International “Piracy League” Russia – Software: healthy growth despite piracy Software Market ‘00-’05E (US $ millions) • Software imports have leapt in recent years… • Local software market also expanding (e.g. 1C, Kaspersky Lab, Parus, Cefei, ABBYY, etc.) 900 800 700 600 500 400 300 200 100 0 2000 2001 2002E 2003E 2004E 2005E Development & Deployment Tools System infrastructure Applications To compete with pirates, Russian consumer software producers are forced into low pricing, apparently cross-subsidized by other segments: sales of domestic business applications and exports. Sources: Business Software Alliance; EY estimates
IT Services Market ‘00-’05E (US $ millions) Russia – IT Services: the key channel still maturing • Service revenues are difficult to measure (rigorous surveys needed) • Revenues are primarily project-based, with annuity work (e.g. outsourcing) rising slowly • Significant revenues from ERP implementations, and otherwise in the telecom industry • Fragmented field, ripe for strategic and financial investment 1600 1400 . 1200 1000 800 600 400 200 0 2000 2001 2002E 2003E 2004E 2005E Consulting ERP implementation Other implementation Sources: IDC, EITO, EY estimates
Russia – IT exports: rising but could be accelerated • Niche packaged software (e.g. BUKA, Egar, ) and technology licensing (e.g. Spirit, Kaspersly Lab) • Offshore programming, leveraging science-intensive strengths, has been growing at a significant pace. For ease of measurement, we include onshore R&D centers of foreign companies (e.g. Intel, Motorola). Russian Exports ‘00-’05E (US $ millions) 500 450 . 400 350 300 250 200 150 100 Buka’s PC game, “Steel Monsters” coming in 4th quarter 2004. 50 0 2000 2001 2002E 2003E 2004E 2005E Customized software development Wholly-owned R&D centers License income Sources: IDC, EITO, EY estimates
Russia competes with West on price, and with China/India by adding value using scientific know-how and creativity Russia can address China’s cost advantageswith its skills advantage… …and bysubcontracting to teams in regions where salaries are 50-70% less than in Moscow. Source: Aberdeen Group (Nov. 2001) and EY estimates; Pettily Rabin Todd & McGrath (2002)
Case Study 1: Buka – software gaming publisher • A leading publisher and distributor of games and multimedia products in Russia/CIS, with international sales of its own gaming products (Battle Mages, Fair Strike, Echelon(Storm), Hard Truck). • Well recognized brand in Russia -- one of 3 major players, controlling ~30% of the market of locally developed products • Licenses its games in 70 countries all over the world, cooperates with 56 partners, including international publishing companies like Capcom, UbiSoft, Data Becker, Acclaim. • Well-positioned to raise venture capital.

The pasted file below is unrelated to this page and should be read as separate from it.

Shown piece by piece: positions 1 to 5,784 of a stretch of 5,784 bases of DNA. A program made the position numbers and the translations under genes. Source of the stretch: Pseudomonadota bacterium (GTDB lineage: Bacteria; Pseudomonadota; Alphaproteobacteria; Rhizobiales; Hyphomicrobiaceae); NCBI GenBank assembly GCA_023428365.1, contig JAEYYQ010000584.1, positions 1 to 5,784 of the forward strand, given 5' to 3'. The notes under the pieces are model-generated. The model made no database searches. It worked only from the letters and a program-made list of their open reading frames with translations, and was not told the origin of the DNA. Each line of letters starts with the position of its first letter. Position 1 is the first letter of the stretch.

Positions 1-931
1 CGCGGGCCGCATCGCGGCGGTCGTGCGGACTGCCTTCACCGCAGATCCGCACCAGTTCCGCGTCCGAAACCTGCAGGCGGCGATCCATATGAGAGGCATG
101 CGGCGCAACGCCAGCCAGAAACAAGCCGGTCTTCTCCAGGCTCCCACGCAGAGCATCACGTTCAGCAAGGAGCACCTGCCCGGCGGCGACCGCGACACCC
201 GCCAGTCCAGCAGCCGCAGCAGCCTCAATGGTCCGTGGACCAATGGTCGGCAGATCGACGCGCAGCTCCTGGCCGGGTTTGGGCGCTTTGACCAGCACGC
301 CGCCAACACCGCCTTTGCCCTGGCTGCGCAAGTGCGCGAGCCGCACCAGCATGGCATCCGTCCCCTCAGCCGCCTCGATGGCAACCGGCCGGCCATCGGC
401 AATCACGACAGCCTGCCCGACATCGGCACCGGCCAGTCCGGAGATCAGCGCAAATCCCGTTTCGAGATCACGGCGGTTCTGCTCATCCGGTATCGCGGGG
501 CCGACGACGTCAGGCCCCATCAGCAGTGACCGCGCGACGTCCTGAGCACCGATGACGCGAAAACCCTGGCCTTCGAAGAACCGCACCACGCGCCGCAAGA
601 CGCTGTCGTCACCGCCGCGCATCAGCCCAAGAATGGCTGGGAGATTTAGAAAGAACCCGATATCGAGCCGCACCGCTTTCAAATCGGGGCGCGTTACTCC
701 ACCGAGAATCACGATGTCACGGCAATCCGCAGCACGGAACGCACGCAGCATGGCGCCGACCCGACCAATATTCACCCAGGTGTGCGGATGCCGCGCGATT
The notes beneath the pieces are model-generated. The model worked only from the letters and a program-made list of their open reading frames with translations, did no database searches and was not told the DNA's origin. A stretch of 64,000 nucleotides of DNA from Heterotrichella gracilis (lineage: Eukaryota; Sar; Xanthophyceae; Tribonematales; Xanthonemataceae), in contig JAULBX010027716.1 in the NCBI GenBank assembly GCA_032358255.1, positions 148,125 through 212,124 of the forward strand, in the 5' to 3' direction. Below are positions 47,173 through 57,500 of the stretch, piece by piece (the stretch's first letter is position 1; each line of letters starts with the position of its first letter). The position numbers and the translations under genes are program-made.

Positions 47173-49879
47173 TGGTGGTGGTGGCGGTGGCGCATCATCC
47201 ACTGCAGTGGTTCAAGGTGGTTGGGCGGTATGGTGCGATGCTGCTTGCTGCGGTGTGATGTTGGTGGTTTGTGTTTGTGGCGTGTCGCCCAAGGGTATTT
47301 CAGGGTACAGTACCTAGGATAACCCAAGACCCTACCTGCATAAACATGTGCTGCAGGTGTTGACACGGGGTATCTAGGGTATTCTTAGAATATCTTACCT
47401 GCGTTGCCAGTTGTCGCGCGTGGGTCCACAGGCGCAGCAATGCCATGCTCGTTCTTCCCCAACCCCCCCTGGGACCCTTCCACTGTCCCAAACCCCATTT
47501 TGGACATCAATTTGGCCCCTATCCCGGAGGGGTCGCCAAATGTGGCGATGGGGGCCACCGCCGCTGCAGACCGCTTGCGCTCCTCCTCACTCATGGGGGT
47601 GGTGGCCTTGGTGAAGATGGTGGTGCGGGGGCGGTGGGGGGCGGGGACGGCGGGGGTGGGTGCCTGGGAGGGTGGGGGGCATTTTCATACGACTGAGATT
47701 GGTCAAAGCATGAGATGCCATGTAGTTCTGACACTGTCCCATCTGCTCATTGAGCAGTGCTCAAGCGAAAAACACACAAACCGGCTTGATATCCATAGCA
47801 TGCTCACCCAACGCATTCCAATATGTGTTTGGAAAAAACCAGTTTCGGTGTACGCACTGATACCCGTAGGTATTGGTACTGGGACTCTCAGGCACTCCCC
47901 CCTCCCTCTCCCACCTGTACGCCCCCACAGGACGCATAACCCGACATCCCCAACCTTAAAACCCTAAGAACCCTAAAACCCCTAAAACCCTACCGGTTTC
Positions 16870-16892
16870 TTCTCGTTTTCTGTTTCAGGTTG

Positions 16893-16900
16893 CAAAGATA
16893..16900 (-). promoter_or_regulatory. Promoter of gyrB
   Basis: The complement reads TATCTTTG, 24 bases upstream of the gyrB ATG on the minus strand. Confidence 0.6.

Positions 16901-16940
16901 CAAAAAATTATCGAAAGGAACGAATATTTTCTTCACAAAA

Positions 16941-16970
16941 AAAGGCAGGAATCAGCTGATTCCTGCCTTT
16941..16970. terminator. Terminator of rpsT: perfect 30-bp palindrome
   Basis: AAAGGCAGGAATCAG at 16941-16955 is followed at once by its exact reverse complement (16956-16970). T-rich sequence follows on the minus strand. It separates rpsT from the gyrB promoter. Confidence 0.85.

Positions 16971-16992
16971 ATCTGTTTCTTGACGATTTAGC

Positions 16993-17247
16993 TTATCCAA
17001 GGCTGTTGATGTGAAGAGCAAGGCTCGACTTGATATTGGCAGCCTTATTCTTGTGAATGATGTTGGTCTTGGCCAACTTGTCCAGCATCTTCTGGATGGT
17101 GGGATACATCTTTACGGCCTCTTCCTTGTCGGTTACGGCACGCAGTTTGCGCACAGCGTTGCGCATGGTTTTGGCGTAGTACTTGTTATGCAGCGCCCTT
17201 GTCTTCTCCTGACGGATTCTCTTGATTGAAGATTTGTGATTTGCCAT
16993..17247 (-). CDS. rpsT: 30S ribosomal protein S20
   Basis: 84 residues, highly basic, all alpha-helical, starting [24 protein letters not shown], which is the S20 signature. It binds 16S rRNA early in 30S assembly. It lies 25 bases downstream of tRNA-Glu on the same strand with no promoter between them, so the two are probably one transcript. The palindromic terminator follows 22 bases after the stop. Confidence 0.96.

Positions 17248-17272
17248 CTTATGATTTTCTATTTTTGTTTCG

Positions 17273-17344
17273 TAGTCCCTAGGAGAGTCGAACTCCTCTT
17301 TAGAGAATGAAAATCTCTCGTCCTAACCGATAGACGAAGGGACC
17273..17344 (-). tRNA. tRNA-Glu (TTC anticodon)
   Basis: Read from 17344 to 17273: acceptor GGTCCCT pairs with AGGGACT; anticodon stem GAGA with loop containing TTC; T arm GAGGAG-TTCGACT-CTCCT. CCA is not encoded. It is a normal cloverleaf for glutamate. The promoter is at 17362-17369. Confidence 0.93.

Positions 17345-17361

Case Study 2: SPIRIT – proprietary SW technology developer • Supplies embedded software products for telecom OEMs (wired and wireless) • Exports to Japan, Korea, US and Europe -- its software is used in over 50 countries • Largest eXpressDSP software house in Europe(TI processor sales data) • Customers include Atmel, Furuno, Hyundai, NEC, Nortel,Panasonic, Philips, Samsung,Siemens, Texas Instruments, Toshiba + 100 other OEMs worldwide • Looking at options as to restructuring and venture capital.
Case Study 3: Kaspersky Lab – exporter of IT security products • International software product & technology development firm • Technological leader in anti-virus industry, with largest virus encyclopedia in the world -- offering products for data security • Its products are available in over 50 countries, and it controls about 80% of the anti-virus market in Russia/CIS. • World-class experts provide 24/7 technical support, updates of anti-virus database every 3 hours, and guaranteed cures within 24 hours against latest viruses • Headquartered in Russia, with offices in Europe (UK, France, Netherlands), US, China and well-established multi-level network of over 300 partners.
Case Study 4: EPAM –offshore software developer • Provides software development and e-commerce/content services to clients in 30+ countries including Fortune 500 and leading software companies (e.g. Merrill Lynch, SAP, Reuters, Compaq). • Secures cost advantage by combining local and offshore capabilitieswith market-facing offices in North American and Europe backed by OSD centers in Moscow and Minsk. • Over 1,000 professionals globally